In cement production, ensuring complete combustion without over-burning fuel is critical. Fuel consumption accounts for 25% of operating expenses, so burning more fuel than needed is costly and, significantly, results in increased carbon emissions—both of which cement producers aim to avoid.


Modern cement kilns have two critical areas of combustion: the main burner and the precalciner. When fuel is combusted, it reacts with oxygen in the air to produce heat. This is known as complete combustion.


Fuel + O2 –> CO2 + H2O + energy


Incomplete combustion, which occurs if there is not enough oxygen available, generates carbon monoxide and, in some cases, solid particles of organic carbon. Both of these pollutants are much worse than carbon dioxide and are subject to strict regulatory requirements. Incomplete combustion is much less efficient than complete combustion because the fuels do not burn completely, leading to wasted fuel. As a result, more fuel must be burned to achieve the same energy or heat input into the system.


To optimise combustion, one key parameter cement plant operators must control is the airflow, as this determines the oxygen supply through the system. In the pyroprocessing system, the airflow flows counter-current to the direction of the meal flow. Air is blown in through the cooler, and is drawn all the way through the system by the Induced Draft (ID) fan(s). Secondary air is pulled through the kiln, whereas tertiary air is pulled through to the calciner, after which they combine once again. By maximising airflow, operators can mitigate incomplete combustion. However, increasing the airflow too much reduces fuel efficiency. Keeping both systems to minimal post-combustion oxygen and carbon monoxide requires keen optimising of process parameters. As such, there is a sweet spot between too little oxygen and too much oxygen in the system. Optimal excess oxygen is typically 0.5-2% at the kiln inlet and 2-4% at the top tower. However, this is very dependent on the design of the kilns and other operational variations. Each kiln needs to find its own optimal excess air running conditions.


An airflow diagram of a typical cement kiln. 


Why is it difficult to optimise combustion?


In a perfect system, the relationship for fuel-efficient combustion is clear and fixed over time. As airflow reduces, and therefore excess oxygen reduces, carbon monoxide and organic carbon are produced asymptotically. In practice, this relationship is continually changing due to numerous confounding factors influencing combustion, such as raw meal and fuel variation, fuel mix changes and control changes. As an example, the video below shows variations in these relationships over one day. This continuous variation contributes to the challenge of modelling a cement plant, where numerous components interact, and many variables can influence conditions in the plant.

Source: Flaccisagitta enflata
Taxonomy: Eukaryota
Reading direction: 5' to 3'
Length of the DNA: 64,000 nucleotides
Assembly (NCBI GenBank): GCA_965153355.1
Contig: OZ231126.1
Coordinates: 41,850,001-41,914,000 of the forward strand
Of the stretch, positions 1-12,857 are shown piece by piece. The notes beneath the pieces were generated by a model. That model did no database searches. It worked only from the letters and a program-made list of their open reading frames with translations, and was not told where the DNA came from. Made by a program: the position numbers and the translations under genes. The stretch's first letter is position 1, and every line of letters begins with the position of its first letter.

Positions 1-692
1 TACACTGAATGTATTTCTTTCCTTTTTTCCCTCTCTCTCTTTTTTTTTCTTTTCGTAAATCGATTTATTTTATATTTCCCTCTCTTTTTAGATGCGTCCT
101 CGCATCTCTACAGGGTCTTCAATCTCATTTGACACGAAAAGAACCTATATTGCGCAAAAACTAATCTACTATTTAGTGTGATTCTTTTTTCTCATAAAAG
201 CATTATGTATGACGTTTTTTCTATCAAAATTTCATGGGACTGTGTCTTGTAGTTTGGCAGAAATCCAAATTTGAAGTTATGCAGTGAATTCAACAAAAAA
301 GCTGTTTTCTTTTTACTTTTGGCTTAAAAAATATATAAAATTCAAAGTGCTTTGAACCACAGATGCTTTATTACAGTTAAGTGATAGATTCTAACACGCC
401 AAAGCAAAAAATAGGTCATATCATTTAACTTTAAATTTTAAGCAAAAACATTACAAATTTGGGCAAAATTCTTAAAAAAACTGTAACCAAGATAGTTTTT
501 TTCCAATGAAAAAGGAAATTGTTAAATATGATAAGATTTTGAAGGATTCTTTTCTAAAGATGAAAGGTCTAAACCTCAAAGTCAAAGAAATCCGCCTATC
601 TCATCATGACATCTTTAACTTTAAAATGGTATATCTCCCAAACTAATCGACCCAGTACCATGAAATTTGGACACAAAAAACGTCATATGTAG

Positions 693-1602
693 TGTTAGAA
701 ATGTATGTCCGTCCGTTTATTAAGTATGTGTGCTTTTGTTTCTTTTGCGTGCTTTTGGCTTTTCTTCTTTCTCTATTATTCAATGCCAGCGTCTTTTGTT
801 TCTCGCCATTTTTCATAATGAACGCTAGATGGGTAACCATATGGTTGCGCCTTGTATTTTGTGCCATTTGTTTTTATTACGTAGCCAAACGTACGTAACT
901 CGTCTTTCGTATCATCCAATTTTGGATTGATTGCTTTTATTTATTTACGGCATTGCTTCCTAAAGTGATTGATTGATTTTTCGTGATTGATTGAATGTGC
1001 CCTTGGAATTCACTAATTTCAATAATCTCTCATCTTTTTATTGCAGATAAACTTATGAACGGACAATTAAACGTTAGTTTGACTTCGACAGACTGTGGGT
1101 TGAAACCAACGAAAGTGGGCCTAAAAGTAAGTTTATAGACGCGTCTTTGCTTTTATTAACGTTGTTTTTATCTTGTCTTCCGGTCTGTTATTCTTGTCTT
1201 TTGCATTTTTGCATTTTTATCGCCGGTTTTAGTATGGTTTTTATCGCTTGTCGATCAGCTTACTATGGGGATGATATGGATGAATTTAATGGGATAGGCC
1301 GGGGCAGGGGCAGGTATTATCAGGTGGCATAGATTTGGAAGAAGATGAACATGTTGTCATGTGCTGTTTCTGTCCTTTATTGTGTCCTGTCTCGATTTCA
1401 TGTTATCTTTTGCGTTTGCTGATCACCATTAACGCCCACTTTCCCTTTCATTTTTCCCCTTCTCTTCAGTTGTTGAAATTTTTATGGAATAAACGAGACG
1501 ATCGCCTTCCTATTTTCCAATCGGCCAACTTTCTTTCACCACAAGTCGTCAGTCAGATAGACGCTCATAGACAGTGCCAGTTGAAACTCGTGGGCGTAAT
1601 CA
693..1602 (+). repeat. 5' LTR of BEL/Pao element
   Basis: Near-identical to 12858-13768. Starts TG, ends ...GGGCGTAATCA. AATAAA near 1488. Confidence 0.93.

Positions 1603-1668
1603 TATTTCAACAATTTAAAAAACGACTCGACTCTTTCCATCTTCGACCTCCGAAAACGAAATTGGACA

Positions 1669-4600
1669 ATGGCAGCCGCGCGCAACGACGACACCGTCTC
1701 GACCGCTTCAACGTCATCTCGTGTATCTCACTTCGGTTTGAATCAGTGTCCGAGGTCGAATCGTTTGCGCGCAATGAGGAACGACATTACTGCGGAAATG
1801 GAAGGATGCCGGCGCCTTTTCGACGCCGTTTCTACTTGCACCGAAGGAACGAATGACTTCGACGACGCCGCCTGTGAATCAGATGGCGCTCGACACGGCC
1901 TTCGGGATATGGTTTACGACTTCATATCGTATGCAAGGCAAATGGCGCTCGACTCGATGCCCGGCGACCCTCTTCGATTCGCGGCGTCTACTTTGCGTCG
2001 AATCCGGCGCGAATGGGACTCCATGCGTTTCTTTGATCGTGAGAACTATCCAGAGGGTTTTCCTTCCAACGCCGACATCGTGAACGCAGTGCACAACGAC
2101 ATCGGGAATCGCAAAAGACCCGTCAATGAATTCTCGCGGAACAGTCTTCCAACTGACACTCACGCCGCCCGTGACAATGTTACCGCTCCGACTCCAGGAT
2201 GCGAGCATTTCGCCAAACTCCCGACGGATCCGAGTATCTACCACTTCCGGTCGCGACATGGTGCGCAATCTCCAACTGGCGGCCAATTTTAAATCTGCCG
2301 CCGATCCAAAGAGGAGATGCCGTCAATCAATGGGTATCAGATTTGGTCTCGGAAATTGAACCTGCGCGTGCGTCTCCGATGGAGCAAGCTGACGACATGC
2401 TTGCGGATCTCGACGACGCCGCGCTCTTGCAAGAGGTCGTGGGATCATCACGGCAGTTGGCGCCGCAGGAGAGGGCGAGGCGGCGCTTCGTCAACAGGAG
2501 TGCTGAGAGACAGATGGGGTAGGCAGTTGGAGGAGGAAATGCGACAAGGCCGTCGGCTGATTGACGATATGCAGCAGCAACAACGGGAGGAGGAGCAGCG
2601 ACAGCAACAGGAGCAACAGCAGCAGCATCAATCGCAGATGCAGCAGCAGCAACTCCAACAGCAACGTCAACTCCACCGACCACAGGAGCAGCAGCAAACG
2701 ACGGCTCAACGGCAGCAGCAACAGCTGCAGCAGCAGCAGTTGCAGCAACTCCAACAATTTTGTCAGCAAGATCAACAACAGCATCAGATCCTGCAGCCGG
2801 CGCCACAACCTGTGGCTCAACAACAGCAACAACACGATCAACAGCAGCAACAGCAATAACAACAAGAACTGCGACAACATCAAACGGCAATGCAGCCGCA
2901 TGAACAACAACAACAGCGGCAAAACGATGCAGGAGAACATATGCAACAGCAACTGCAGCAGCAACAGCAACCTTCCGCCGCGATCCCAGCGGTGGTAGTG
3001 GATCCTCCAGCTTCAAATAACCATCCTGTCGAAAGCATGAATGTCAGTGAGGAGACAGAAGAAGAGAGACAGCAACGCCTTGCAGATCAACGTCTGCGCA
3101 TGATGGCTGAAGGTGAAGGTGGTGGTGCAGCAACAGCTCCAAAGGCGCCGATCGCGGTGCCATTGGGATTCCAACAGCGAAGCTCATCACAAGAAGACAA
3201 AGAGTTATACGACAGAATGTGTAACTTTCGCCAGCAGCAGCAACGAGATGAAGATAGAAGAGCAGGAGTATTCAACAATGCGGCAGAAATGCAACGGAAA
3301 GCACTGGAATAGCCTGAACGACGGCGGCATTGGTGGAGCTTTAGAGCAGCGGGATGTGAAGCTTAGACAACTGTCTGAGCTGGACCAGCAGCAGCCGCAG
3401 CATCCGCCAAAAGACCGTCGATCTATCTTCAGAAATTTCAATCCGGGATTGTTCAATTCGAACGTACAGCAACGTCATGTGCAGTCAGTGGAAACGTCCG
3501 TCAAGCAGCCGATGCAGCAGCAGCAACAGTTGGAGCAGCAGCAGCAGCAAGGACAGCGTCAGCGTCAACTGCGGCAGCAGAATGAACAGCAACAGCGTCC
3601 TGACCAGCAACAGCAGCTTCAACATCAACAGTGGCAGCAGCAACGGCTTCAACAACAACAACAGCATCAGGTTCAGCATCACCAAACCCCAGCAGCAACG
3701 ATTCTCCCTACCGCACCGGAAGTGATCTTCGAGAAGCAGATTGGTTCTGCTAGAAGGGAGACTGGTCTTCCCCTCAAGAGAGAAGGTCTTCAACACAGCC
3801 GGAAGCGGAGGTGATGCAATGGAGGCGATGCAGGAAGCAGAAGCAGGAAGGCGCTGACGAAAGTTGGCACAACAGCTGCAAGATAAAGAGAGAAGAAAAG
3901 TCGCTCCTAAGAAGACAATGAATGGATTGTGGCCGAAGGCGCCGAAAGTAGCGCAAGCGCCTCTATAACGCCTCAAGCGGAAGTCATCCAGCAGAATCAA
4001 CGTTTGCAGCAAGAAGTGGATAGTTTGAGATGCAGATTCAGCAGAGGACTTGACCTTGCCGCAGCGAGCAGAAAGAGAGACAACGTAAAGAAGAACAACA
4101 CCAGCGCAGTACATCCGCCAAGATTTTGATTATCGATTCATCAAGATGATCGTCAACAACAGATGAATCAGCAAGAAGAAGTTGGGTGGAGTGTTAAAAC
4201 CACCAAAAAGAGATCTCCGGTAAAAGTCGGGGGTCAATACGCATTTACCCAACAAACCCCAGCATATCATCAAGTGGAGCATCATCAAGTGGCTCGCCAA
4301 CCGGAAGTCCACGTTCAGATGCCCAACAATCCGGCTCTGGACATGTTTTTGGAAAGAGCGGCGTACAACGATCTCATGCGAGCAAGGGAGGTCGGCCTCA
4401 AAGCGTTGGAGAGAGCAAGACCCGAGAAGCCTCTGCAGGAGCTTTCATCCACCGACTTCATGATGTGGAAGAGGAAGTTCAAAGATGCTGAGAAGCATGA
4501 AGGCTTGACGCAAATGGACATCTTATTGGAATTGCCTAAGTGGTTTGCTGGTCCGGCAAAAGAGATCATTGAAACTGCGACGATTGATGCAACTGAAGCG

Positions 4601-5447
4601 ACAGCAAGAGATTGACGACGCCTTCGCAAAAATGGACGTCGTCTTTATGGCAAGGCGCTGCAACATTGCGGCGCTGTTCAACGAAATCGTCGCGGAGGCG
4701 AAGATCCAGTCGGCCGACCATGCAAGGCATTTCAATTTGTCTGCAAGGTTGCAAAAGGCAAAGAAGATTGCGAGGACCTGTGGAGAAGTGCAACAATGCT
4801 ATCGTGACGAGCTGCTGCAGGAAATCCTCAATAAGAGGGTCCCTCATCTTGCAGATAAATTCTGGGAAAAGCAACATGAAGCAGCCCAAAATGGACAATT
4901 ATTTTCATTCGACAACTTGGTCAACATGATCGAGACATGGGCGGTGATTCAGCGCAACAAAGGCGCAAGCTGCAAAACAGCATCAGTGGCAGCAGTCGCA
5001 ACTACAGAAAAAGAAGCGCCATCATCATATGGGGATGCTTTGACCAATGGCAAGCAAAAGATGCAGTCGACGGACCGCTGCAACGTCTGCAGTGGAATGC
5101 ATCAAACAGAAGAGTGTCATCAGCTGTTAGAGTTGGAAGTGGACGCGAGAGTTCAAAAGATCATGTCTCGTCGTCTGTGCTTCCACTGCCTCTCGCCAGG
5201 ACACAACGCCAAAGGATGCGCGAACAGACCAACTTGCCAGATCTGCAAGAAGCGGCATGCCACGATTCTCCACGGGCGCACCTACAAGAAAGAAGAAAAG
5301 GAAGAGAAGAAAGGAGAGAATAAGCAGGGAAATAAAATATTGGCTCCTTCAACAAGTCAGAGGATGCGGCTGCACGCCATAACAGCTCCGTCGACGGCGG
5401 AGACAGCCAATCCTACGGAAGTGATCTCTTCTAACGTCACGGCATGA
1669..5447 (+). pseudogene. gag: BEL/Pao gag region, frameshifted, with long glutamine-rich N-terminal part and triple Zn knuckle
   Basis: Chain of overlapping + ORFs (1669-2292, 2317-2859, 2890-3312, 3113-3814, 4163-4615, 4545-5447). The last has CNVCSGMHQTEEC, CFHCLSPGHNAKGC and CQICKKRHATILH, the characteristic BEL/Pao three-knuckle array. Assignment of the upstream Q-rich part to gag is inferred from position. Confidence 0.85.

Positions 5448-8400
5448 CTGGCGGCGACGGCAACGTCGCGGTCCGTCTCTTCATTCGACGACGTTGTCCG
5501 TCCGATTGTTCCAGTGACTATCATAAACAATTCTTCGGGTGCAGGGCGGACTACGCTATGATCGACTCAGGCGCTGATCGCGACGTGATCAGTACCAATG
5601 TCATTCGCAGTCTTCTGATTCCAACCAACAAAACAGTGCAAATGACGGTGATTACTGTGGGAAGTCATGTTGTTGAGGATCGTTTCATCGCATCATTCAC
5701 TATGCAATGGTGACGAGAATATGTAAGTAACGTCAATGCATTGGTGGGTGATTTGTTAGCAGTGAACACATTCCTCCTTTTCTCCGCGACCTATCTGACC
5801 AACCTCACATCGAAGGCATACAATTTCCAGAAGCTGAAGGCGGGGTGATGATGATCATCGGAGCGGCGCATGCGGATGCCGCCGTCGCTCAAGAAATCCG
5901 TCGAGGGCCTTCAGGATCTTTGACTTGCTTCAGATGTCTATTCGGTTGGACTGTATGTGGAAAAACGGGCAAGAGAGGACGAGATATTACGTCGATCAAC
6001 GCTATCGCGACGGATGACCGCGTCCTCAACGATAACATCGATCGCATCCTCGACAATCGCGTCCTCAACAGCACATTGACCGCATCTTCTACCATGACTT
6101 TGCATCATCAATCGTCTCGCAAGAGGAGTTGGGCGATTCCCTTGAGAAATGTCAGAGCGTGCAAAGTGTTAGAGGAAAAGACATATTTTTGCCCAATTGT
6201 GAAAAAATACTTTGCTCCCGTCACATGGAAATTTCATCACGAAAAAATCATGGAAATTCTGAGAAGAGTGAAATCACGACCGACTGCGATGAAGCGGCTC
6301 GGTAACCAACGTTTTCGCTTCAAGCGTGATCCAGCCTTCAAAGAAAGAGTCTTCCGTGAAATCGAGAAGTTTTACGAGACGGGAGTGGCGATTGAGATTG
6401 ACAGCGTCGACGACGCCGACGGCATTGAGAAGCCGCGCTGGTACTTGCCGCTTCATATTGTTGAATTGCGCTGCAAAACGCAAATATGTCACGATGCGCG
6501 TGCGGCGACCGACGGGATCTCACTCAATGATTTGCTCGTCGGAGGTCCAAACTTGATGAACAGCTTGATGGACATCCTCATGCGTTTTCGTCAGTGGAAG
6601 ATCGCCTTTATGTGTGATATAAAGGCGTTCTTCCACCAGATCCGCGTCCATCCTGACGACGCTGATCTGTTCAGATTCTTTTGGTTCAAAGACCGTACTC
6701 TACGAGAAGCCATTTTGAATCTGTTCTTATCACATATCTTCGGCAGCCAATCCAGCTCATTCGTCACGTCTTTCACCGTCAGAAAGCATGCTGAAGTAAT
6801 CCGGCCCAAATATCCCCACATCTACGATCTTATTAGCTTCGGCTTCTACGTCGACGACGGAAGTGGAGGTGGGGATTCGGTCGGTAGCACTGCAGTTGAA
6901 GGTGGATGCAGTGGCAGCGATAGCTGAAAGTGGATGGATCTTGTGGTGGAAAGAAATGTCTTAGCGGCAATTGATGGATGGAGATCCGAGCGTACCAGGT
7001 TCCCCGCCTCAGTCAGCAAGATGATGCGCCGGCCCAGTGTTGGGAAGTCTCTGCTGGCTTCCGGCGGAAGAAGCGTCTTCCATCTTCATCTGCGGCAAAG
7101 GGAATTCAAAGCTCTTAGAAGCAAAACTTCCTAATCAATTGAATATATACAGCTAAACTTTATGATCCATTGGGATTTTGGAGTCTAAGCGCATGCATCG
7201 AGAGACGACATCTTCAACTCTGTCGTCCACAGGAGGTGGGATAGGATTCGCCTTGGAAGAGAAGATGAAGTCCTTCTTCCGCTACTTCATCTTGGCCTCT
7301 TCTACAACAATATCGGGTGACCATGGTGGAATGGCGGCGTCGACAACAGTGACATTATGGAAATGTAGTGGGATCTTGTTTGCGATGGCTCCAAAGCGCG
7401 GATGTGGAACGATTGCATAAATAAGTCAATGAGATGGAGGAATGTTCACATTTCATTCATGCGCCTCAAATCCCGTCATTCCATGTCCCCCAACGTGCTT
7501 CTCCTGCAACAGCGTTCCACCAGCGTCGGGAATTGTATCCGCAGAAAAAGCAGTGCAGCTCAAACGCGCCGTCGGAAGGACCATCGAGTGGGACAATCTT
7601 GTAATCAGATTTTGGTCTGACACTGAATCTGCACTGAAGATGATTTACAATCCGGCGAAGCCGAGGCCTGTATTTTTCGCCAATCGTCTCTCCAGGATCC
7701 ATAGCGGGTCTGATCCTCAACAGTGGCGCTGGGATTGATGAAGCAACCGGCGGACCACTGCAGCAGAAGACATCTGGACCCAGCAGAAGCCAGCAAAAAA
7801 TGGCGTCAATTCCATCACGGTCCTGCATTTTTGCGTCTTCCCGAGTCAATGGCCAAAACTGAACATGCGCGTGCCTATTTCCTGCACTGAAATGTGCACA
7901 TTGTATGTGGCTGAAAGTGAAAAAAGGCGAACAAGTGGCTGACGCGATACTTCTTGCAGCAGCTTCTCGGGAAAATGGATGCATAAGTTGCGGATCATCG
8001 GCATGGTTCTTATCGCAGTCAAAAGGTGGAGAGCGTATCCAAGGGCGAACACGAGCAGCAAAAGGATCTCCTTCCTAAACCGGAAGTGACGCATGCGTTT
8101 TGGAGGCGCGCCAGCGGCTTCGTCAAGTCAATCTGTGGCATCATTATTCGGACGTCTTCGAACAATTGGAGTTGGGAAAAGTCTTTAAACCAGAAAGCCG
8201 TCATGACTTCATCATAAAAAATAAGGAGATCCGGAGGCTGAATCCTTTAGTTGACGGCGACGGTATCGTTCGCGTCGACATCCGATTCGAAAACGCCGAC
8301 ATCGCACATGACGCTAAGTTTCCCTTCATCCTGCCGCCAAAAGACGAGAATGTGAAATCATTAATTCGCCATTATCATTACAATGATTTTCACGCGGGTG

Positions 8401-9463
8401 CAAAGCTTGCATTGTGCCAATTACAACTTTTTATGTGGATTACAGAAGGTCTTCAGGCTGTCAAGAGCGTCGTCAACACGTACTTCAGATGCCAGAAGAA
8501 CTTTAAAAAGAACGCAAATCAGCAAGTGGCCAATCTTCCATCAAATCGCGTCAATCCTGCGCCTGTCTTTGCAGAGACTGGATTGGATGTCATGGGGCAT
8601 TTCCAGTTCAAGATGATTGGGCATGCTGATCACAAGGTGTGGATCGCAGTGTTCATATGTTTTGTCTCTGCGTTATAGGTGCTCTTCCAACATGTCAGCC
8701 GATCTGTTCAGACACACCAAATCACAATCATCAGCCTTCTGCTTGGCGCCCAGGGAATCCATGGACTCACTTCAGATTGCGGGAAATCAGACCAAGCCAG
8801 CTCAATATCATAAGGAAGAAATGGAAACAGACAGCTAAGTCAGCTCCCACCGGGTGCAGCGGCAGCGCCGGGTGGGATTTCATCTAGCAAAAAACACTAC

Optimal fuel-air efficiency is a particular challenge in today’s age as cement producers are under pressure to maximise the use of alternative fuels to reduce costs and decrease carbon emissions. This is due to the variation in the types and chemical composition of alternative fuels, which makes them more difficult to burn than traditional fossil fuels. As alternative fuel use and fuel mix variability are increasing across the industry, the increased complexity in kiln control that follows needs to be addressed.



The benefits of AI-optimised combustion


The complexity of the cement pyroprocess is particularly well-suited to machine learning solutions due to the speed and accuracy with which machine learning algorithms can comprehend and identify patterns in data. Analysing the sheer number of data points per second produced and the complex interdependent process signals without machine learning is constrained by the manpower required and a limited number of trained process engineers across the cement industry.


One feature of our AI-powered pyroprocess solution is to optimise combustion with physics-aware machine learning models that continually asses all variations in plant conditions and predict changes in the kiln environment to recommend the optimal oxygen target, enabling more efficient combustion.


Typically, operators run the fan slightly higher to avoid incomplete combustion and because it is simpler to operate in a ‘safe zone’ that requires less hands-on management. With our AI optimisation solution integrated in closed loop, optimal operating parameters are identified and set point changes are automatically updated avoiding incomplete combustion, minimising fuel waste, reducing the specific heat consumption and saving on fan power and electricity costs. All while operators and process engineers focus on higher-value projects rather than the minutia of kiln control. The predictive power of our AI is transitioning plants to be proactive instead of reactive.


With specific AI-optimised models for each kiln, operators can be confident in their ability to increase alternative fuel usage and expand the variety of alternative fuels used. Our models are adaptive to condition changes such as changes to fuel mix and even hardware upgrades. Unlike expert systems, our models automatically retrain, so you don’t need to organise a service to retune them; they are designed to maintain accuracy as plant conditions change.